Two things you should know about me that at first glance might have nothing in common: First, I love to watch movies and series – to dive into other worlds, to escape from reality, and just to have a good time. For me, there’s nothing better than going to the movies or lying on the couch on a rainy Sunday, watching a good movie, or binging a series. I even play a pivotal role in their creation as I work as an actor myself. Second, I consciously try to live sustainably because what we consume or do has a direct impact on the world’s ecosystems. I don’t eat meat, I don’t drive a car; instead, I use my bike or public transport. And I pay attention to labels to support companies dedicated to sustainable production and fair wages for laborers.
Two years ago, when I first read about the environmental impact of filmmaking in The Guardian, I was shocked. I hadn’t realized that my love for movies and for my job could seriously conflict with my dedication to the environment. Because the truth is: Blockbuster films with budgets of over $70 million produce an average of 2,840 tons of CO2 per production. That is equivalent to 11 one-way trips from the earth to the moon!
Michael Fassbender, Marisa Tomei, and Alexandra Daddario: What do these three actors have in common?
You may not know all of them, but what you need to know is that they’ve all played a character from a book or a comic, and that they don’t look like their book-alikes at all! For some people, this may not be relevant, but for book fans, who’ve lived side-by side with their fictional characters, it’s highly important that an actor who somewhat resembles the protagonist in the book plays the role. I’m an avid reader, and whenever the rights to one of my favourite books are bought, I begin to think about the perfect actor who would best fit the role.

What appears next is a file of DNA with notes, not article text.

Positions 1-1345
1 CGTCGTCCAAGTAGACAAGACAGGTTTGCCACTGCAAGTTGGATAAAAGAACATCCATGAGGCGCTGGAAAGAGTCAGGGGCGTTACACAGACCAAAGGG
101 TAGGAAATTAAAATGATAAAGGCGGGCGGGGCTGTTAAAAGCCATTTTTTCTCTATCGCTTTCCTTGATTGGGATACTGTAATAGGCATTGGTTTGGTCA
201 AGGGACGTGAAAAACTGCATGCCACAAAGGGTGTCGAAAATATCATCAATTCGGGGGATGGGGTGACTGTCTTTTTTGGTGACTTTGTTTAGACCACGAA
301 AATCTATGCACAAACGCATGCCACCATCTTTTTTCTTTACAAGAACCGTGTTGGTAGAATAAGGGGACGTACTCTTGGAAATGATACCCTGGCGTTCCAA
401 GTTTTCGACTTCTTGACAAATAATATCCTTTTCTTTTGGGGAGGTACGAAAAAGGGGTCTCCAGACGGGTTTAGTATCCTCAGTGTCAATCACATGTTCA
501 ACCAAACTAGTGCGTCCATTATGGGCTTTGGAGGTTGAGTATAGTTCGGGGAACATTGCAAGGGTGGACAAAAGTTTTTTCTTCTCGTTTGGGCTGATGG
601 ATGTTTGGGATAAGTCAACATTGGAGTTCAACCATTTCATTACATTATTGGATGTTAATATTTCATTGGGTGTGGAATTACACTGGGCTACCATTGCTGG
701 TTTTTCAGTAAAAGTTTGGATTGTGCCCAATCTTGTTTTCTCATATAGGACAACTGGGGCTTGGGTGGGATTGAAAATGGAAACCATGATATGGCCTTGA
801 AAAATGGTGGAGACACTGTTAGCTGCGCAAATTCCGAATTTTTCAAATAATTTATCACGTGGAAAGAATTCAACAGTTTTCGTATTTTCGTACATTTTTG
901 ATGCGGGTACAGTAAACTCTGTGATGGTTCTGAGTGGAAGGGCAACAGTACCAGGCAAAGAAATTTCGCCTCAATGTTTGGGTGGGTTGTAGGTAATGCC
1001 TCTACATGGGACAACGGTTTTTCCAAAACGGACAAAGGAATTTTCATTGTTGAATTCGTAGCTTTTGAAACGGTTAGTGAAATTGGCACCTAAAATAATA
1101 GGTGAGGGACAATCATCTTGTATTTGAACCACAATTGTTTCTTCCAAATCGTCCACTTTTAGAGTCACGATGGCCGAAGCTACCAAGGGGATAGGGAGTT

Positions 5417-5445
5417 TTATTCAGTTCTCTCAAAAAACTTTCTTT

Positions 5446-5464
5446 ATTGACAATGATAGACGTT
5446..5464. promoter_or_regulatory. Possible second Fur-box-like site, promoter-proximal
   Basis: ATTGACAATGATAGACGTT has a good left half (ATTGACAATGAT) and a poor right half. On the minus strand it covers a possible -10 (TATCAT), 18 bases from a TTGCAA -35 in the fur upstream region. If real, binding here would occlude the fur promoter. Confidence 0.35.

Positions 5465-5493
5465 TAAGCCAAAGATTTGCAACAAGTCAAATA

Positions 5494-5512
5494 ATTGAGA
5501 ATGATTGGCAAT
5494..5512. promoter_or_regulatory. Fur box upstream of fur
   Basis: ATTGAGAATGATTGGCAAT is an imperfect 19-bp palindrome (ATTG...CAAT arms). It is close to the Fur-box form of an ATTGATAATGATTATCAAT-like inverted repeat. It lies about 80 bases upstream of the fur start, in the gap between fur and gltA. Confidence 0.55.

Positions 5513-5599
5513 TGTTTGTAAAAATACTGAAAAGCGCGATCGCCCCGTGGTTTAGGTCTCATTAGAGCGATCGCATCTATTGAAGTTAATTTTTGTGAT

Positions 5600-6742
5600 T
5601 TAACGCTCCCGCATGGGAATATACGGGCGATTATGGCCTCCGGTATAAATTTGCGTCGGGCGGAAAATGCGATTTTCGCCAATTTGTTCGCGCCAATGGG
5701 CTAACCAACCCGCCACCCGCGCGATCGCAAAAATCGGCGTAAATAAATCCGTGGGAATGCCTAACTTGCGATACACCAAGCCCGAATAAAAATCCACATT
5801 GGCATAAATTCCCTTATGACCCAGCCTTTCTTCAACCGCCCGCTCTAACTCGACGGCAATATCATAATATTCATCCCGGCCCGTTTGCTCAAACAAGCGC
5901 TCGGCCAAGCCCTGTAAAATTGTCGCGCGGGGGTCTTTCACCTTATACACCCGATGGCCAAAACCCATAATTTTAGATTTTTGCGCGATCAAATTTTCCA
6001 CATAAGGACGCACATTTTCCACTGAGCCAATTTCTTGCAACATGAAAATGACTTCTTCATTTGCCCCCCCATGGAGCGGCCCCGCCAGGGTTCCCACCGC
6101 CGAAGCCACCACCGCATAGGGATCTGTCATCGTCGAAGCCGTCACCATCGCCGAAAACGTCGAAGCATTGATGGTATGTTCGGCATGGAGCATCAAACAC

It is with great sorrow that we announce the passing of Bobbie Kirkhart. Not only has she been my wonderful friend of 35 years, she’s also been one of our most faithful contributors, writing on political topics (“We were Trumped” and “The Long March to Justice”), often interweaving her political insights with personal recollections (“Memories of Government Springs Park”). She also commented on topics of cultural relevance, such as on soccer star Megan Rapinoe, (“Yay! People love her!” or on only ‘old white men’ being nominated for an Academy Award (“The Oscars – Not in Color this Year”). Bobbie, an avid moviegoer, also loved to review films she felt strongly about (“BlacKkKlansman: A Much too American Story” or “When the News was True: The Post”). All in all, we could always rely on her to tell it like it is, whether sprinkled with a dose of humor or a pinch of sarcasm.
Bobbie sent her last blog on Monday, Oct. 25, “A Government of, for, and by the people?” and it appeared two days later – the day she died.
Bobbie was a past president of Atheist Alliance International and a founder of the Secular Coalition of America. This is all the more surprising as she liked to write about religion and religious topics or on patriotic American songs and hymns, like in her great blog “We sing America.”